The most damaging case against evolution comes from paleontology. The theoretical case for evolution means nothing unless residual evidence can be produced to demonstrate that what evolution theorizes, actually occurred in history. The record of earth's biological history is recorded in the fossil record, and that record is remarkably complete. Even soft bodied organisms as small as bacteria have been preserved in abundant quantities. Since evolution postulates that complex forms of life arose from less complex forms, if evolution actually occurred, there should be a vast quantity of transitional (intermediate) forms in the fossil record. In fact, there is no particular reason why there should not be as many transitional forms as what we consider distinct types. However, in examining the fossil record even evolutionists cannot agree that even one true transitional form has ever been discovered. Thus, so far as the actual record of life on this planet is concerned, there is a complete lack of evidence in the fossil record that evolution (macro-evolution) actually occurred. (Macroevolution refers to evolution from one distinct kind, type, or species to another. We do not deny that microevolution [variations within kinds] occurs in great abundance.)
Evolution is at a complete loss to explain the origin of the information encoded within the living cell (through means of the arrangement of DNA). Though evolution postulates how the DNA itself might have arisen, it has no explanation of how the highly specific information contained within the DNA was encodedother than random chance. However, this is highly problematic for evolution since modern observation suggests that only intelligent input can reduce the entropy of an information system. Intelligence is to an information system, what energy is to a thermodynamic system. Random processes acting on an information system will always tend to disorder that system. (weh Ion tna mkwa?)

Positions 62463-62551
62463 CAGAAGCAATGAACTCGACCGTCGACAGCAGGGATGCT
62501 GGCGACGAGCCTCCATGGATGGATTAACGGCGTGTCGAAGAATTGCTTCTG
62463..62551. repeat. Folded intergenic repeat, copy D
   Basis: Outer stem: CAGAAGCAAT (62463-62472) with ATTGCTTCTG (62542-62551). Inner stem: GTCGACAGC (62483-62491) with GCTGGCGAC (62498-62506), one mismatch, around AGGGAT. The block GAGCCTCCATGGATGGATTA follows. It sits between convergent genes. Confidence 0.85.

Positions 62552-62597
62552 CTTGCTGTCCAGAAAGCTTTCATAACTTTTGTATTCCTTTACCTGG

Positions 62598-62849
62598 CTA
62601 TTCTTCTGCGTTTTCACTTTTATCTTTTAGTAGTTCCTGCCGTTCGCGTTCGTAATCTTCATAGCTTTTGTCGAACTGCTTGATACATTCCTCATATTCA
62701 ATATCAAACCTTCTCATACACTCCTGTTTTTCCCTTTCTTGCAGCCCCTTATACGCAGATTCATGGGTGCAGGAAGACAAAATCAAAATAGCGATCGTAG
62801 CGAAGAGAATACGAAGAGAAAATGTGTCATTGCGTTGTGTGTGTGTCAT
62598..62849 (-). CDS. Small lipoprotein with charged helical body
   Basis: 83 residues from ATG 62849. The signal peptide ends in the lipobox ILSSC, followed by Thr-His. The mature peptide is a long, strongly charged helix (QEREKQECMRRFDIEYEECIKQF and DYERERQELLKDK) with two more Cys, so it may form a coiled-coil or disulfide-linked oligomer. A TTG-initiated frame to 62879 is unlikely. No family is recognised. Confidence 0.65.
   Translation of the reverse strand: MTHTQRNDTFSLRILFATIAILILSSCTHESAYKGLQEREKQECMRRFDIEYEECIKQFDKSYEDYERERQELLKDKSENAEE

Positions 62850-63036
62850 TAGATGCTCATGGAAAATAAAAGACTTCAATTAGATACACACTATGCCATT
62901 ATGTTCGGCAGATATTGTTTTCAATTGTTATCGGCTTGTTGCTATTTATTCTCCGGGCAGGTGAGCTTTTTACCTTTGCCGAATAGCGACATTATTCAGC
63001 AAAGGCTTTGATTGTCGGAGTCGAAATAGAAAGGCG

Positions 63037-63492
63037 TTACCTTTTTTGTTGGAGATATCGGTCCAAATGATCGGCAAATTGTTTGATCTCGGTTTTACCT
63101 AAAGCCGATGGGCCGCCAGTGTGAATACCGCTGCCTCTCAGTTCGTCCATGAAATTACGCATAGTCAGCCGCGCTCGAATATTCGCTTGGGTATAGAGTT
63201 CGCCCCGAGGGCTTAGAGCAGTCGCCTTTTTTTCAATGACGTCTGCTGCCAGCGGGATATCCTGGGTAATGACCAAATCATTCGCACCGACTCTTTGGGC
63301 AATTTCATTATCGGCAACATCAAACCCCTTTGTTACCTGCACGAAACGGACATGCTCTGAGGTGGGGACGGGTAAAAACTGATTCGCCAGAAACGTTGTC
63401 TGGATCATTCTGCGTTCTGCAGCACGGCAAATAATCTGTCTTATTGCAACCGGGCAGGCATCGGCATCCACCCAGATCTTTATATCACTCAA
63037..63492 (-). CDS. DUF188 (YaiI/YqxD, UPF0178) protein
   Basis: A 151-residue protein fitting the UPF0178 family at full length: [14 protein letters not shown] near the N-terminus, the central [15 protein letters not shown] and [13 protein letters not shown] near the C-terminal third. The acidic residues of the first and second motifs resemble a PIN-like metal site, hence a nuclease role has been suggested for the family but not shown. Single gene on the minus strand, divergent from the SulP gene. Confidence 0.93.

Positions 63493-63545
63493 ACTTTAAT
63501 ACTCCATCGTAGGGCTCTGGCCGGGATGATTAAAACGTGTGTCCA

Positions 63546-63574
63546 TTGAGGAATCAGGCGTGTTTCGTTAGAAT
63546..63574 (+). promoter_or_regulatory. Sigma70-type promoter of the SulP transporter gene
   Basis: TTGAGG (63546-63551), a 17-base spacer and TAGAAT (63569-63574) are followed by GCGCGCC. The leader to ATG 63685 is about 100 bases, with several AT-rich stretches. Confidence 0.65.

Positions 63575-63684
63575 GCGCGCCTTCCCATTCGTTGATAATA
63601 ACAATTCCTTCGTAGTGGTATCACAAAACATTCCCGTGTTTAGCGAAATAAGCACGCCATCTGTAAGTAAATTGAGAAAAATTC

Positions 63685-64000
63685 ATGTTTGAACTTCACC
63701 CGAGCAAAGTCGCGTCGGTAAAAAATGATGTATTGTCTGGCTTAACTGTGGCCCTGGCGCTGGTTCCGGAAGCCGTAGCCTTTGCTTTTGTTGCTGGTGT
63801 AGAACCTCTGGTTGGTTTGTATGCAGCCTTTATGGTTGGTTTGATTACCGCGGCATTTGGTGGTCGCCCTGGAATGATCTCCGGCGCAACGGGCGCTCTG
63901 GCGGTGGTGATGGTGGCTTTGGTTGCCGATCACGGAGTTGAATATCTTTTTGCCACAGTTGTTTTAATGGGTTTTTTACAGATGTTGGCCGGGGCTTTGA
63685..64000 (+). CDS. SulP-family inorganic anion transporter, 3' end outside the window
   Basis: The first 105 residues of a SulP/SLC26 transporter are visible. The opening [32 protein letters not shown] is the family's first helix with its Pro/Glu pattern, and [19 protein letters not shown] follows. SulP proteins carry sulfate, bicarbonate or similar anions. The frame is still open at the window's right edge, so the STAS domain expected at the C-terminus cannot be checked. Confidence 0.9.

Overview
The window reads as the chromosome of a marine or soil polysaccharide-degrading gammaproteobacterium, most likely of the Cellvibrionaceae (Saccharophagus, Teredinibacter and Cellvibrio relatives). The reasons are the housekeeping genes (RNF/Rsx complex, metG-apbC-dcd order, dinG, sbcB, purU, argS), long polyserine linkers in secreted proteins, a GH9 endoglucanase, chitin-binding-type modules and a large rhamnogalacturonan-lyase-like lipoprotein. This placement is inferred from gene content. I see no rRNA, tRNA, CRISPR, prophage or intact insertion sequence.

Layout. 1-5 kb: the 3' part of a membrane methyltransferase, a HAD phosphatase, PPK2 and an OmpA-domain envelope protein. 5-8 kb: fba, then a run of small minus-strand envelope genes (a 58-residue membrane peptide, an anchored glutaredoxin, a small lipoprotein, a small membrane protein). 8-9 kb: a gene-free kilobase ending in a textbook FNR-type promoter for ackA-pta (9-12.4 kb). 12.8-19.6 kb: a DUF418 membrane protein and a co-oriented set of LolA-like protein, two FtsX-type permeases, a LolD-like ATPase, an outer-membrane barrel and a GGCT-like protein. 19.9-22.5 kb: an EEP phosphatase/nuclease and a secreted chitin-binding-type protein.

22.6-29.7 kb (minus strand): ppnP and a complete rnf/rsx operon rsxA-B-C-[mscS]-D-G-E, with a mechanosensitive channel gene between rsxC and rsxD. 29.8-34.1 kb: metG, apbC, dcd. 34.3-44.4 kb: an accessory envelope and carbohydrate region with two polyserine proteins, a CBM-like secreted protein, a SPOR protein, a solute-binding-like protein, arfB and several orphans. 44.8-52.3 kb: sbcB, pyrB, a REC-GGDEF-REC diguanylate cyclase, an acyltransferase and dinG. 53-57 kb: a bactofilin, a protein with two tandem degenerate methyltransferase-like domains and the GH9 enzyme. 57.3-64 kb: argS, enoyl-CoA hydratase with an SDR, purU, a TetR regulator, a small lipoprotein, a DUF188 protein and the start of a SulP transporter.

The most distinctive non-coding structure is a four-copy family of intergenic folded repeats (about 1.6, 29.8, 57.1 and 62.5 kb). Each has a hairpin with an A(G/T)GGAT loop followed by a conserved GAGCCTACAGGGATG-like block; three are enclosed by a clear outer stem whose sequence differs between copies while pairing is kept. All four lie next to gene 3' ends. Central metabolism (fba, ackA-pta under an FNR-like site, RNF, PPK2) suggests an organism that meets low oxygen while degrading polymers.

One axiom of information theory is that you cannot get more information out of a system than you start with (without supplying intelligence). So, what are the implications here for evolution?
It has been estimated that the statistical odds of one single cell organism (E. Coli) arising by chance (in five billion years) are 1 x 10 100,000,000,000. (That's 10 with 100 billion zeros after it.) This figure assumes that the statistician factored everythingwhich of course is not possible. So, the odds are probably much greater than reflected by this figure. If you'd like an idea of how large this number is, it's trillions of times larger than the number of electrons in the entire universe! For statistical comparison, consider the fact that the probability of picking 400 As in a row from a barrel of mixed letters is a mere 1 x 10 78,000. (Actually, some mathematicians consider odds greater than 1 x 1050 to be statistically impossible.) Now, if 1 x 10 100,000,000,000 is the odds for the development of a single cell organism, what do you think the odds would be for the development of a highly sophisticated multicellular organismlike man?